The past six months have been rough for Will, a 43-year-old Afghan who worked for two years as an interpreter for the U.S. military.
He is struggling for food and income and has moved from the Logar province into Kabul — close to the airport where, he hopes, he will one day be spirited out by the Americans.
He has heard nothing from the State Department.
“I am not safe here,” he told The Washington Times by email. “Did I make mistake to work with U.S. Army as interpreter?”
“Why [is the U.S.] punishing me like this?” said Will, whose real name is being withheld for his safety.
It has been six months since the end of the airlift that brought 76,000 Afghan evacuees to the U.S. All have been processed and released into America despite questions about who made it out and whether they had been fully vetted.
Experts say tens of thousands of other Afghans who should have been evacuated were instead stranded. Many are like Will, who directly assisted the U.S. government and were promised a ticket out of the country under the Special Immigrant Visa program.
They are now struggling through an Afghanistan winter, many unable to find jobs or get enough food to eat, as they wait to hear from the State Department about their chances for rescue.
“This could turn out to be the worst man-made humanitarian crisis we have ever seen,” said one person involved with evacuation efforts.
Will is stuck in a bureaucratic nightmare trying to convince the State Department that he has submitted all the documents.
Another man whom The Times is calling Muhammad is awaiting his interview, but the U.S. no longer has staff in Afghanistan to conduct interviews. A third man had his special visa in hand but was unable to get through the crush of people outside the Kabul airport in August.
President Biden, defending his withdrawal schedule in July, promised them something better.
“Our message to those women and men is clear: There is a home for you in the United States if you so choose, and we will stand with you just as you stood with us,” Mr. Biden said.
In the face of State Department impotence, private groups have stepped in to provide food, winter clothes, rent money or a place to stay. The goal is to keep Afghan allies alive long enough for the State Department to figure out a solution.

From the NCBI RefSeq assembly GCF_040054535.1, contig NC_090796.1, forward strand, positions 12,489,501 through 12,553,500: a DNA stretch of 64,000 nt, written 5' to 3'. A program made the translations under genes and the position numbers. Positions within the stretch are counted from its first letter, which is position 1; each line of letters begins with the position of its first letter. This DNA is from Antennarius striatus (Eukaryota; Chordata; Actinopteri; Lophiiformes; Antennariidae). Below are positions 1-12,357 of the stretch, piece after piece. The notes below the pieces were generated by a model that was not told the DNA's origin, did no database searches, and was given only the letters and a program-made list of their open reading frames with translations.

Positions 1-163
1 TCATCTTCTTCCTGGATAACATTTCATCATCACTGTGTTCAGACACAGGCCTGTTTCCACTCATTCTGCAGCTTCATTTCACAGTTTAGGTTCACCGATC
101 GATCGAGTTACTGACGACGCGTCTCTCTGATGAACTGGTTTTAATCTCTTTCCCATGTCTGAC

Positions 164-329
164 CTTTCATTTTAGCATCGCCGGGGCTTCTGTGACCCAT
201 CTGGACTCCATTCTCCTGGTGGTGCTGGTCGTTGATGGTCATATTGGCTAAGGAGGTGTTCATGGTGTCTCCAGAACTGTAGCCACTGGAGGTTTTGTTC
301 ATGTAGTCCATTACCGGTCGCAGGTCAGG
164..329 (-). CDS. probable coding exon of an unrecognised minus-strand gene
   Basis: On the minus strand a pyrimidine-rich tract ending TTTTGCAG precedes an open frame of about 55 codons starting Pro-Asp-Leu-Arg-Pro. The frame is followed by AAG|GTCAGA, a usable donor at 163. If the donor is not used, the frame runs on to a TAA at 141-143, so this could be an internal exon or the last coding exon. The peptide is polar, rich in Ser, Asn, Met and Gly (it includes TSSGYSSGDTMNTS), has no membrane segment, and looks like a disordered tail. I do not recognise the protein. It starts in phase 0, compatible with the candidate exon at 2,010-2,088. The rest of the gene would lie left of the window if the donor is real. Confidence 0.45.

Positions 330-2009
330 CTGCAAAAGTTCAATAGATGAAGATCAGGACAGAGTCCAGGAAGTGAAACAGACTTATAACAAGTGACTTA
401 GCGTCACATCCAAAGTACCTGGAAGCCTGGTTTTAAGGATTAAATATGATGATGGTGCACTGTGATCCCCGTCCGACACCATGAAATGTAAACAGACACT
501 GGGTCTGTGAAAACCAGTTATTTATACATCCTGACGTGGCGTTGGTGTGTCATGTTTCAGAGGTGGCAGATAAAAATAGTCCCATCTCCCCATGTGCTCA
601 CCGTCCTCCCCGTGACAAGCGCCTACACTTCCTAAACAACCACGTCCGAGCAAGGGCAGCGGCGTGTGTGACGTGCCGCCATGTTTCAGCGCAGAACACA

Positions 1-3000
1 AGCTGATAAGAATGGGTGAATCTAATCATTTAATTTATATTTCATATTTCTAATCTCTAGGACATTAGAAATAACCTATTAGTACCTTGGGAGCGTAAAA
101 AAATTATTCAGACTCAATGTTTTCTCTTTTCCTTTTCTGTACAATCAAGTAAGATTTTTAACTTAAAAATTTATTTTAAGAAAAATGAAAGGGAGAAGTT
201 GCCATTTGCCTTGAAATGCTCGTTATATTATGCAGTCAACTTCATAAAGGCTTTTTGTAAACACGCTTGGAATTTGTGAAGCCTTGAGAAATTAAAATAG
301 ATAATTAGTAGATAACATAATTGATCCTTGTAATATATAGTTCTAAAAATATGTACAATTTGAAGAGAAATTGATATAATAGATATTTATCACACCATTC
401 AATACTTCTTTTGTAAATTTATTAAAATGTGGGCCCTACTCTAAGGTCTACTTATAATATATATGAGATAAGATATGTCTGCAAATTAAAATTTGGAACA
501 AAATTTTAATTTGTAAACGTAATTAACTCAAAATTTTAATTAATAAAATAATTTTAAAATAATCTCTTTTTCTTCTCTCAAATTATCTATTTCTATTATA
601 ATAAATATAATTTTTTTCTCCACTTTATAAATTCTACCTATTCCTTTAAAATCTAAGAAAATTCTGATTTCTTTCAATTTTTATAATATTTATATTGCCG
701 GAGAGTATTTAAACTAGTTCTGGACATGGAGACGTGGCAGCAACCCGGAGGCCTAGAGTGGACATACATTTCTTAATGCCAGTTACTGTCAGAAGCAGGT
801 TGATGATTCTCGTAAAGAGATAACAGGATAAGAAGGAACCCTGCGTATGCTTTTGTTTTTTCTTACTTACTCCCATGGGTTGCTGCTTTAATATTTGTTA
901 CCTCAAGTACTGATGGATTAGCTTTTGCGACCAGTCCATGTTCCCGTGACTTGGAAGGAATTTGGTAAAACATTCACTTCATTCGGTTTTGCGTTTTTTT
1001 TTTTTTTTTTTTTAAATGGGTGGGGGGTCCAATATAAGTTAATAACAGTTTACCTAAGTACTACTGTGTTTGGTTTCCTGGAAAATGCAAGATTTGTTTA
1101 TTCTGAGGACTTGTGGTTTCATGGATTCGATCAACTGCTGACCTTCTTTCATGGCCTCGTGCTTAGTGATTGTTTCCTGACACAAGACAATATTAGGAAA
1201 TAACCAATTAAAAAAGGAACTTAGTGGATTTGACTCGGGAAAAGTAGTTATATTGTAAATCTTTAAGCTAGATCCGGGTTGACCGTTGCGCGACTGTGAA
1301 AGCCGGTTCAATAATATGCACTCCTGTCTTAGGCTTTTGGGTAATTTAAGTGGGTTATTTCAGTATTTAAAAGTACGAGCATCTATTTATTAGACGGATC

Perry Blackburn, a retired Army officer and founder of AFGFree.org, estimates that aid organizations are helping sustain 5,000 to 8,000 Afghans. Private donations support them.
“Most of it is literally grassroots donations,” Mr. Blackburn said. “People from social media, regular folks, will donate $20. And it makes a difference. We can get a bunch of $20 bills and feed people with it.”
The State Department says it doesn’t have a firm estimate on how many Afghans who qualify for the special visa are still in the country, nor how many have made it across the border and are navigating the process from relative safety elsewhere.
When family members are included, the number could be as high as 100,000, said some veterans involved in the evacuation effort.
In response to questions, the State Department said it is still trying to get people out of Afghanistan, though the special immigrant applicants are not at the top of the list.
The top priority right now remains U.S. citizens, followed by Afghans who hold legal permanent resident status in the U.S. and then relatives of people in those categories, the department told The Times.
Then come the special visa applicants.
“As capacity and operational conditions allow, we intend to help relocate those who are farthest along in the SIV process after they have received chief-of-mission (COM) approval,” the department said.
Among those stranded by the government’s inadequacies is an Afghan man who spent 12 years supporting the U.S. effort as an interpreter. He has siblings who are U.S. citizens and even a relative serving in the U.S. Army. He had cleared nearly all of the hurdles and was just awaiting an interview.
Now he and his family are stuck. The State Department told him to get to another country, but he is unable to leave Afghanistan without a visa in hand.
“You have to get an interview, but there’s no place to interview,” Mr. Blackburn said. “It’s the same conundrum as with everything else with State. There’s a way to fix that problem. They can do [the interview] over Zoom or any other video conferencing, and then they can finish it up once they get people out if they need to.”
His organization is trying to help people reach Pakistan, but that is effective only for people waiting just for the interview. Those who need to clear other hurdles could be waiting for months, without any way to support themselves, while the U.S. government goes through all the steps.
That’s the case for Will, who served at Camp Shouz as a go-between for U.S. troops and contractors as they negotiated with village elders and worked to train Afghan police recruits.
The Washington Times has seen his package of documents and communications with the U.S. government. Among them is a glowing recommendation from a U.S. Army major who called Will “one of my most trusted interpreters.”
Yet the State Department said it needed more proof of Will’s time in office. The major wrote a follow-up email on behalf of Will, but that didn’t move the application forward. Will said the last communication he received from the State Department was in August.
The man The Times identifies as Muhammad worked on U.S. efforts to promote women’s education. The nature of that work in a country like Afghanistan meant death threats, according to the visa recommendation letter that his American supervisor wrote. Police even warned him at one point that he was the target of a plot to plant explosives on his car.
U.S. officials have ruled that Muhammad should qualify for the special visa. He is awaiting the interview, the last big hurdle before the visa is issued.